Release Date: Mar 22, 2011
Record label: Warner Bros.
Genre(s): Rap, Gangsta Rap, Hardcore Rap, Dirty South
An artist-certified street album -- a release somewhere between a mixtape and an official album, The Return of Mr. Zone 6 is slapped together and doesn’t care much for crossing over. Those are both reasons your everyday fan should be cautious, but they’re also the reasons fans of Gucci’s gutter music will be pleased and downright thrilled in parts.
Gucci Mane is having a rough 2011. He started the year facing trial for parole violation-- the same charge that's kept him in prison for a pretty good chunk of the past two years. After his lawyer filed a plea of mental incompetency, he had to spend some time in a psychiatric institution. When he got out, he pretty much confirmed his own insanity by getting a giant tattoo on his face: an ice cream cone with lightning bolts shooting out of it.
I understand that the name on the cover is Gucci Mane. So for a moment, I will discuss Gucci Mane. The Return of Mr. Zone 6 is a new Gucci album only in the sense that they chose to call it that, as in all other respects it’s more like Flockaveli in the sense it could easily be a mixtape without DJ drops.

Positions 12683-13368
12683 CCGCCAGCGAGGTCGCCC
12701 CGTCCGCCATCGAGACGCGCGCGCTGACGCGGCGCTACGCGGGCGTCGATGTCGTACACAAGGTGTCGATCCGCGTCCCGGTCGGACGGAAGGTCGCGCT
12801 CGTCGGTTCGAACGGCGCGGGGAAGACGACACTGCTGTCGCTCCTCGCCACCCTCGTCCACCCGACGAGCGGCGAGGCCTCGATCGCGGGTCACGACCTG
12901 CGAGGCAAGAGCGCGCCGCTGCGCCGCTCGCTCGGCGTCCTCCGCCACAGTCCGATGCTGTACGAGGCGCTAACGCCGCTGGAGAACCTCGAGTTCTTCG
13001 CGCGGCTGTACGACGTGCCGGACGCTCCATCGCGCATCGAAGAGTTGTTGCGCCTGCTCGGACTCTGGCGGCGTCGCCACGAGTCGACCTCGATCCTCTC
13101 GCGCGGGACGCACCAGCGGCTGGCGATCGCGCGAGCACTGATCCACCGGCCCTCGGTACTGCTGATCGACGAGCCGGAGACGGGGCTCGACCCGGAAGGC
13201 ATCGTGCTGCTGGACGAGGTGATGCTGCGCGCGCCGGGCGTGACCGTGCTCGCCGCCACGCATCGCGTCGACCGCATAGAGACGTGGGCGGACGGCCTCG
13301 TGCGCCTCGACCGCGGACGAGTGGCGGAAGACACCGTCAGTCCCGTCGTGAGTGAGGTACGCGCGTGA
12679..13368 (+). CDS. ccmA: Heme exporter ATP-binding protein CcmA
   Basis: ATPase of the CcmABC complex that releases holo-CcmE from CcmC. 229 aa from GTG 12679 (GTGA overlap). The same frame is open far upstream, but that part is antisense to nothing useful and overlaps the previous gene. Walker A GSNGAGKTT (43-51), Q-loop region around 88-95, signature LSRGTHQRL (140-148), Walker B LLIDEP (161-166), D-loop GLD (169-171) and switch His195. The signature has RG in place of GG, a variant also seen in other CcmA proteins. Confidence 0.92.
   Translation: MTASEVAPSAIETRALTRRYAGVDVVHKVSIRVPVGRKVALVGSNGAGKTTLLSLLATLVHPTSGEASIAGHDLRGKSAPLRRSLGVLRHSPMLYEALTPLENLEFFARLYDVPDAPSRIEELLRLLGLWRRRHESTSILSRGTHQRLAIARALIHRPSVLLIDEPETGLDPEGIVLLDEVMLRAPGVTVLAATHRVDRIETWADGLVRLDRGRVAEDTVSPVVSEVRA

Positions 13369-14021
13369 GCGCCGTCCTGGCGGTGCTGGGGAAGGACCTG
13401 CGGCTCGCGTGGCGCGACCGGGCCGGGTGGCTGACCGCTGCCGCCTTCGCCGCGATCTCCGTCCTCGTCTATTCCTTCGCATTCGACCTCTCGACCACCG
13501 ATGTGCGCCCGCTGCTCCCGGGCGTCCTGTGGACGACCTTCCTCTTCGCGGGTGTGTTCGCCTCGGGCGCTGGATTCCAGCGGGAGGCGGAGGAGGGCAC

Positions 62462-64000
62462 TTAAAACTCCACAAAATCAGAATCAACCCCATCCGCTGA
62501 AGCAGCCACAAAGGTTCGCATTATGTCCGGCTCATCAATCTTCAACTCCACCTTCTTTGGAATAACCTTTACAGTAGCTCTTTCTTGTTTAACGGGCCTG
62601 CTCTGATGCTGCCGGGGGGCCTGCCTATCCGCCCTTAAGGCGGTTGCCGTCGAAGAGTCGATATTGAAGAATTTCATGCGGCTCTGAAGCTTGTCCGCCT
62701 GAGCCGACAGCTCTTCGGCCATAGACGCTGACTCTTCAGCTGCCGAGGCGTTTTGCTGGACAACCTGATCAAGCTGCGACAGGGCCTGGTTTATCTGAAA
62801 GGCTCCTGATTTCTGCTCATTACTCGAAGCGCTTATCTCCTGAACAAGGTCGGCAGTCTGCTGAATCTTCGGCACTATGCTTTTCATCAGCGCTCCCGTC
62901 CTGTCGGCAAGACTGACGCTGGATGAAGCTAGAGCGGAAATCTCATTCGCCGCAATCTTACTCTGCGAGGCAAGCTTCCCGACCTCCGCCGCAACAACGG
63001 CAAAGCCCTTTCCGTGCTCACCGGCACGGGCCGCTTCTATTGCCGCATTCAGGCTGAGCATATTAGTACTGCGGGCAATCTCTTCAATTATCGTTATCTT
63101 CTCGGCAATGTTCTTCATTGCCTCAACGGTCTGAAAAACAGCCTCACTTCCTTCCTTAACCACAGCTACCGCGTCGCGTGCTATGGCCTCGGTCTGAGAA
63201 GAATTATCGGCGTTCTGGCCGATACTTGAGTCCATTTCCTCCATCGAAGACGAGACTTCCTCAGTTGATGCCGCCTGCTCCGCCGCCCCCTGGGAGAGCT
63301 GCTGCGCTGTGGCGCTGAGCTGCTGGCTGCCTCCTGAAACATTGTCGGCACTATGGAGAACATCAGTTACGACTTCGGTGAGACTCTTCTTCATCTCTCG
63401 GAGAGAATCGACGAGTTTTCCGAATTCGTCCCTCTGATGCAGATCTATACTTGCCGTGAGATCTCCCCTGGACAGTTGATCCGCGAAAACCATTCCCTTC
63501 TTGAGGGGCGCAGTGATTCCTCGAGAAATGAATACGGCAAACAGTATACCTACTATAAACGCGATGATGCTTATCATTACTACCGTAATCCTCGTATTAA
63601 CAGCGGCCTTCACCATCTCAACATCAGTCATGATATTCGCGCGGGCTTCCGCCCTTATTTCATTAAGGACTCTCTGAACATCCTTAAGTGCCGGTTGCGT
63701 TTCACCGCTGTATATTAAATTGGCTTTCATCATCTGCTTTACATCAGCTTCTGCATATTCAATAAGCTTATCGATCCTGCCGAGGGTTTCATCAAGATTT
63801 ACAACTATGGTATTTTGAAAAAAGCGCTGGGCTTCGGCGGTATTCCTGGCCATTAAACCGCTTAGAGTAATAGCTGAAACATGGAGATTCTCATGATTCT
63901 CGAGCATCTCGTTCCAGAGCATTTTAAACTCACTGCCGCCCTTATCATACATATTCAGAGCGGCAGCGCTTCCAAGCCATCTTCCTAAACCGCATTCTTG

After calling in production heavyweights Swizz Beatz and the Neptunes for his previous major-label albums, Atlanta rapper Gucci Mane keeps it hardcore on a new one produced mostly by long-time collaborator Drumma Boy and featuring guest spots by his 1017 Brick Squad group. The result encapsulates the quick and dirty energy that's made the prolific Atlanta MC into a cult gangsta-rap icon: lo-fi synths, skittery club beats and his off-key warble that recalls Biz Markie. Gucci's head-down focus on honing his signature sound is admirable, but the monosyllabic stuntin' gets old fast, and flashes of lyrical or melodic invention are scant.
Between a stint in prison and a court-ordered trip to a mental institution, the last 12 months have not been easy ones for Gucci Mane. It makes sense, then, that Gucci would want to return to a comfortable place. The Return of Mr. Zone 6 has been described by Mane as an attempt to “return to the music that got me buzzin’ in the first place,” but it would be more accurate to say that the album is a lukewarm retread of the ground he covered on far superior street releases Murder Was the Case or Trap-A-Thon.
Could the dissonant production techniques of Tyler and his Odd Future crew already be wheedling their way into mainstream rap? The first track on Gucci Mane’s new album almost seems to suggest so, initially stark and confrontational, opening with a ghostly, ringing anti-beat. But as The Return of Mr. Zone 6 quickly and repeatedly proves, the rapper is a long way from the genre’s cutting edge, wallowing in canned horns and tired imagery.